Tuesday, December 23, 2014
Selenium has long been associated with antioxidant properties and now UK researchers have attributed yet another beneficial effect to selenium. Their research showed that a higher selenium status is significantly associated with a lower risk of colorectal cancer.
Published in the International Journal of Cancer, the research aimed to investigate the effect of variations in selenium intake on colorectal cancer risk. Variation in the selenium content of the soil would determine the selenium intake of a particular region.
The researchers studied blood samples and dietary and lifestyle patterns of more than 520,000 participants across 10 Western European countries. They found that a higher selenium status is associated with a lower risk of colorectal cancer. According to the Food and Nutrition Board recommends 55 mcg of selenium per day for people over the age of 14. Dietary sources of selenium include foods such as brazil nuts, shellfish, red meat and offal.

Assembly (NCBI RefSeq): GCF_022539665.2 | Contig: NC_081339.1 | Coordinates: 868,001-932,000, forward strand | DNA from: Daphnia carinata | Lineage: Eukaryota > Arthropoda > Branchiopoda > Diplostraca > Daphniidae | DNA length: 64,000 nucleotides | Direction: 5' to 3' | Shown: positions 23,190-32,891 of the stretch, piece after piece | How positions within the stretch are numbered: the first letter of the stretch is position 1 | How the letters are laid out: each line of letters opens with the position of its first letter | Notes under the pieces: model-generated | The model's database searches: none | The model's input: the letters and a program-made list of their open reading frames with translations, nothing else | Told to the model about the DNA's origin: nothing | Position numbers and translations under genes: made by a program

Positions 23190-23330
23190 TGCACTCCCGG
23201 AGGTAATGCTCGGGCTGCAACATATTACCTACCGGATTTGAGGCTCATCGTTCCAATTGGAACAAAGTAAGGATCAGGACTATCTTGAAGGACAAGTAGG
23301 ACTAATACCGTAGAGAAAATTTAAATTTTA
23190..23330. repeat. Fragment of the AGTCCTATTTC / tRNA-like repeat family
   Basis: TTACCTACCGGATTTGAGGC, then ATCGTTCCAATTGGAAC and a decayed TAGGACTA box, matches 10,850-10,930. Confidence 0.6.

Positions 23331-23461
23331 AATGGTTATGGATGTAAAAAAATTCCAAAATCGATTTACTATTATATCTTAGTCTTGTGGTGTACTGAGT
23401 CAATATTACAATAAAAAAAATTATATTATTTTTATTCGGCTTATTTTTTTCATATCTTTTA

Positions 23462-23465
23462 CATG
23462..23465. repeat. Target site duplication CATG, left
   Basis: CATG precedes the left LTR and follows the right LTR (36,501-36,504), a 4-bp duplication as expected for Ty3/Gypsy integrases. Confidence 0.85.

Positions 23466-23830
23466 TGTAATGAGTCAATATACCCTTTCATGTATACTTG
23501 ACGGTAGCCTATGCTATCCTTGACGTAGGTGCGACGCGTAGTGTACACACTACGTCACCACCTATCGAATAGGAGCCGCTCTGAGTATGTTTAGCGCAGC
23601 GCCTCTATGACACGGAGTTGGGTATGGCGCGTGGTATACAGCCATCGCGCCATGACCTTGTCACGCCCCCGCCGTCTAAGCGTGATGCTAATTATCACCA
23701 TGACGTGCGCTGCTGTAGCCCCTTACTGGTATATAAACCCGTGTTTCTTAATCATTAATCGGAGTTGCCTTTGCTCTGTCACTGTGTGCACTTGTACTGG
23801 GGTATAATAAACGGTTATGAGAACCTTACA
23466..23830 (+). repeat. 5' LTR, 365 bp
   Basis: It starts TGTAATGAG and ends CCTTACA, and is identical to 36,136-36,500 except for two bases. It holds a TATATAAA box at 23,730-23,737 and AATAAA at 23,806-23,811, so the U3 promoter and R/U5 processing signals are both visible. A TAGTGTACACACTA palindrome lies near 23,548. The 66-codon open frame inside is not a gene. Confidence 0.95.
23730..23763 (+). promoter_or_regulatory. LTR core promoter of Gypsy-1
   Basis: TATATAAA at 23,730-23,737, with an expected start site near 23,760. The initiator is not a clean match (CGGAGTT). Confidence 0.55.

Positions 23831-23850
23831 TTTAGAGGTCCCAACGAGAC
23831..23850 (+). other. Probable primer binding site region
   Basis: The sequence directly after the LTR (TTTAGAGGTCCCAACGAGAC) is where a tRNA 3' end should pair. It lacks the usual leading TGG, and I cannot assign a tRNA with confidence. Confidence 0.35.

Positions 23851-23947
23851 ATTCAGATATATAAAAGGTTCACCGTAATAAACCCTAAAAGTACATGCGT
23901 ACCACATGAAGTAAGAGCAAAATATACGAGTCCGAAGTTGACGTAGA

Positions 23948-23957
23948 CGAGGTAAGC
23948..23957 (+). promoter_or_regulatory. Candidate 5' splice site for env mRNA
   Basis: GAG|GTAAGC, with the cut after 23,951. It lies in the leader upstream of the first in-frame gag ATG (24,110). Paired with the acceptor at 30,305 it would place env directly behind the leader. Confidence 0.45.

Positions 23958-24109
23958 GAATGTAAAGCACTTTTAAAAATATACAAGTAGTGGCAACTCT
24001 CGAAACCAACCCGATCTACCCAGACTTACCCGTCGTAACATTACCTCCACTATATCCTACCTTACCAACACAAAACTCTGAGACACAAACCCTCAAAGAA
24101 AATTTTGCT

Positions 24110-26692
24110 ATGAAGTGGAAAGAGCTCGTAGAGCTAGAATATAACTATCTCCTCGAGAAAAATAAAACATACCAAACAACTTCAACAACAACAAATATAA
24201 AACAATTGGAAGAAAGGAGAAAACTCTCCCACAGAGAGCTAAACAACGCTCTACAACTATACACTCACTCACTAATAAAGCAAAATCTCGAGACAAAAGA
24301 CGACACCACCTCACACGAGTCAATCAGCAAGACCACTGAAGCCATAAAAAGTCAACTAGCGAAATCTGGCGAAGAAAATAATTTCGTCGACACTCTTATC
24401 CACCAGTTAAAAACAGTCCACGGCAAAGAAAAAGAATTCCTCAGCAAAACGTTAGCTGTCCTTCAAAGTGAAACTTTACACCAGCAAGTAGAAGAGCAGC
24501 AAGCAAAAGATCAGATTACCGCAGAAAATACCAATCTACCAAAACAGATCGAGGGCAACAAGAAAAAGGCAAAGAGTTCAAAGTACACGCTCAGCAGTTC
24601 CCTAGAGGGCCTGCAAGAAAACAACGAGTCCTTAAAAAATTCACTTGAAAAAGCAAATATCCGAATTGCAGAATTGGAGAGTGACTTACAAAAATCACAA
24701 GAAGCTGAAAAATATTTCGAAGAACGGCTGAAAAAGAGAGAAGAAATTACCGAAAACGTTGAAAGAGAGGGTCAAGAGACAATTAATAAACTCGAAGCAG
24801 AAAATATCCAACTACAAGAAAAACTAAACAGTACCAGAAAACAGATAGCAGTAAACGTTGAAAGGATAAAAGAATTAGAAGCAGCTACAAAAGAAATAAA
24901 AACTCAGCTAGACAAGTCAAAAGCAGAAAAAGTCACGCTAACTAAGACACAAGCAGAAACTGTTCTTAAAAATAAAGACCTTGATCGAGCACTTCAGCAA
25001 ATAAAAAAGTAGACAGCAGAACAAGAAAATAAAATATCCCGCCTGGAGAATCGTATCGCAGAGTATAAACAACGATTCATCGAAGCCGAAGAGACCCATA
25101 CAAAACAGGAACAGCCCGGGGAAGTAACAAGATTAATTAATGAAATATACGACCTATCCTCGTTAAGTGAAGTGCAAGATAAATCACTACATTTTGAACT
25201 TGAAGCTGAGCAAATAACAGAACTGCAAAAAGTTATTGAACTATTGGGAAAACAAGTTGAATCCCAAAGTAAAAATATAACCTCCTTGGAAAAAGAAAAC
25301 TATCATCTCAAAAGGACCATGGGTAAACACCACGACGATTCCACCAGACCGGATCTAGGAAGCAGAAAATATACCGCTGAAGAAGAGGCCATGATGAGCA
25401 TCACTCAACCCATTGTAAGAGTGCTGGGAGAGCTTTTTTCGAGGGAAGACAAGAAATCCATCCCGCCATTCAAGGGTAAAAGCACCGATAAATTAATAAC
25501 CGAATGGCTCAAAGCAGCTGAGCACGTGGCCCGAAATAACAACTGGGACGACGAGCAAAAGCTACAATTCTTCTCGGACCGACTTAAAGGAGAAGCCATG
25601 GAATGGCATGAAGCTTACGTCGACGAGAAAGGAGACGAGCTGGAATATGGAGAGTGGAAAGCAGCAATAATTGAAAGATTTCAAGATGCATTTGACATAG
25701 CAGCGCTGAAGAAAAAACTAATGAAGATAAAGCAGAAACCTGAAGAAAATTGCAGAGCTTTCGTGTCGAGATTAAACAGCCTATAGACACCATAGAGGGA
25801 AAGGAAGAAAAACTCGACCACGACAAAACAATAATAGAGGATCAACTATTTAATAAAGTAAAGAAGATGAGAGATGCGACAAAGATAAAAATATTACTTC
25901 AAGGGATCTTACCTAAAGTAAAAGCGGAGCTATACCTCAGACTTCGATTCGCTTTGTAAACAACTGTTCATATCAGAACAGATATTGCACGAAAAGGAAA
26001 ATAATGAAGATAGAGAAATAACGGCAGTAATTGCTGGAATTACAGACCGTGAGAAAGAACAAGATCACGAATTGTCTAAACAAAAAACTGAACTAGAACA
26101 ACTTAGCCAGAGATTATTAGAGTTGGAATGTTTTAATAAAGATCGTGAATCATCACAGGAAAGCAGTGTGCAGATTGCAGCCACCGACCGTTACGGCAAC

Talking about the study, lead researcher Prof. Hesketh said, “What our study shows is a possible link between higher levels of selenium and a decreased risk of colorectal cancer and suggests that increasing the selenium intake may reduce the risk of the disease.” However, he cautions that, “Our results support a role for selenium in the prevention of colorectal cancer, but this has to be balanced with caution regarding the potential toxic effects of taking too much.”
Consuming a balanced diet that provides adequate amounts of the essential element selenium can be beneficial in reducing the risk of not just bowel cancer but also other conditions.
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